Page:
Squinting down the tiny reflex viewer of a Bolex with a graticule transparency
therein in an attempt to move objects smoothly. (waiting for the video rotoscope
and onionskin facility to be invented!!)

Having to carry out reels of tests to establish whether the animation was
going to look OK, and for checking on all the exposure settings etc etc.

Biting my nails waiting to see if the film labs had lost my
100 ft of film which took months to film frame by frame.

Heart beating fast as I laced up both sound and vision film in the same projector
to check if sync was OK. A very risky proceedure with the masters each time.

Keeping fingers crossed that the final married sound/vision print was going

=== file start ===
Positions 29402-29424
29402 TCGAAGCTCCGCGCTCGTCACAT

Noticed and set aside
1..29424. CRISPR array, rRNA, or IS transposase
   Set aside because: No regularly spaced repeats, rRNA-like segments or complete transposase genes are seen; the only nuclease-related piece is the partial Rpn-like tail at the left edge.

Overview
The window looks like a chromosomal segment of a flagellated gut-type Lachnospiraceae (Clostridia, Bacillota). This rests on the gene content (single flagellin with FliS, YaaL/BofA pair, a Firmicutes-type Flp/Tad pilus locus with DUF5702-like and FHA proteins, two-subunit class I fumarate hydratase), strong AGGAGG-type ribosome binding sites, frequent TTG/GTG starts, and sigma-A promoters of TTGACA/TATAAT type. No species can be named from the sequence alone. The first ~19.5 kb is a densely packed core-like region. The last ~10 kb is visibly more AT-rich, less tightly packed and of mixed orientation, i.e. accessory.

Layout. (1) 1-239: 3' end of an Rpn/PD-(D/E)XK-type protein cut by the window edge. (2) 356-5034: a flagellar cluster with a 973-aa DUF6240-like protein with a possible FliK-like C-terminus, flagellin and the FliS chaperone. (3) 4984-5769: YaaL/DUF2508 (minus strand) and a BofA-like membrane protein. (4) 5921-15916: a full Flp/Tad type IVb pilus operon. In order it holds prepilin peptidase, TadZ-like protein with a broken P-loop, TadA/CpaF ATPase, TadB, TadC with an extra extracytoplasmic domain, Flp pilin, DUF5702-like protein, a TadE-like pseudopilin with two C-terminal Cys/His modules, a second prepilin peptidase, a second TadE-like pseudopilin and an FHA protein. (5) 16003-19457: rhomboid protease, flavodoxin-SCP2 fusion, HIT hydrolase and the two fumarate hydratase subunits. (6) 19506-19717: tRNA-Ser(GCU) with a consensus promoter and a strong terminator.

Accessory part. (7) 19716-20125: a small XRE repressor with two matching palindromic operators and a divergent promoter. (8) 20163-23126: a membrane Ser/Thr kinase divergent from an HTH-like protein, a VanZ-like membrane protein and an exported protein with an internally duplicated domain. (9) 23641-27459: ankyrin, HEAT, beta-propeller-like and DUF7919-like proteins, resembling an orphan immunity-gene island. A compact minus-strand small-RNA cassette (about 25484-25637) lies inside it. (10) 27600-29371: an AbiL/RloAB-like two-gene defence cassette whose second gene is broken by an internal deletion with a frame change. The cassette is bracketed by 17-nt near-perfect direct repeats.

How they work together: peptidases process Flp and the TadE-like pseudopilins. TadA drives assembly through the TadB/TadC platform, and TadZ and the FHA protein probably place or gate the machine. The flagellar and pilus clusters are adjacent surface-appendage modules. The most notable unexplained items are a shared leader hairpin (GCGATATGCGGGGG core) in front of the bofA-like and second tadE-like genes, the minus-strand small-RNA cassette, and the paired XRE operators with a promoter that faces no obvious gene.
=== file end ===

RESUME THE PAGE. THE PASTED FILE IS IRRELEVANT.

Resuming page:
to be OK for brightness/colour balance.

I'll pass over the joys of broken splices/cementspills/spools coming off
rewind arms in full flight, film spills off the projector take up spools,
and all the many, many other joys of film I have encountered in the past.

I can now make films which were completely impossible for me to make on film.
One recent example.. using over 60 different transitions in a 2 minute film
(which some here have seen.)

Albert.....rejoicing in the joy of film to video transition!

Cinema For Thurso Group

Re: Does anyone in IAC do film or have all gone to Video?

Post by Cinema For Thurso Group » Mon May 05, 2003 8:00 pm

"AN" <AnimatioN@btopenworld.com> wrote:
"Cinema For Thurso Group" <canuimagine@btopenworld.com> wrote:

Well Michael, you make a good line of enquirey here. So many have gone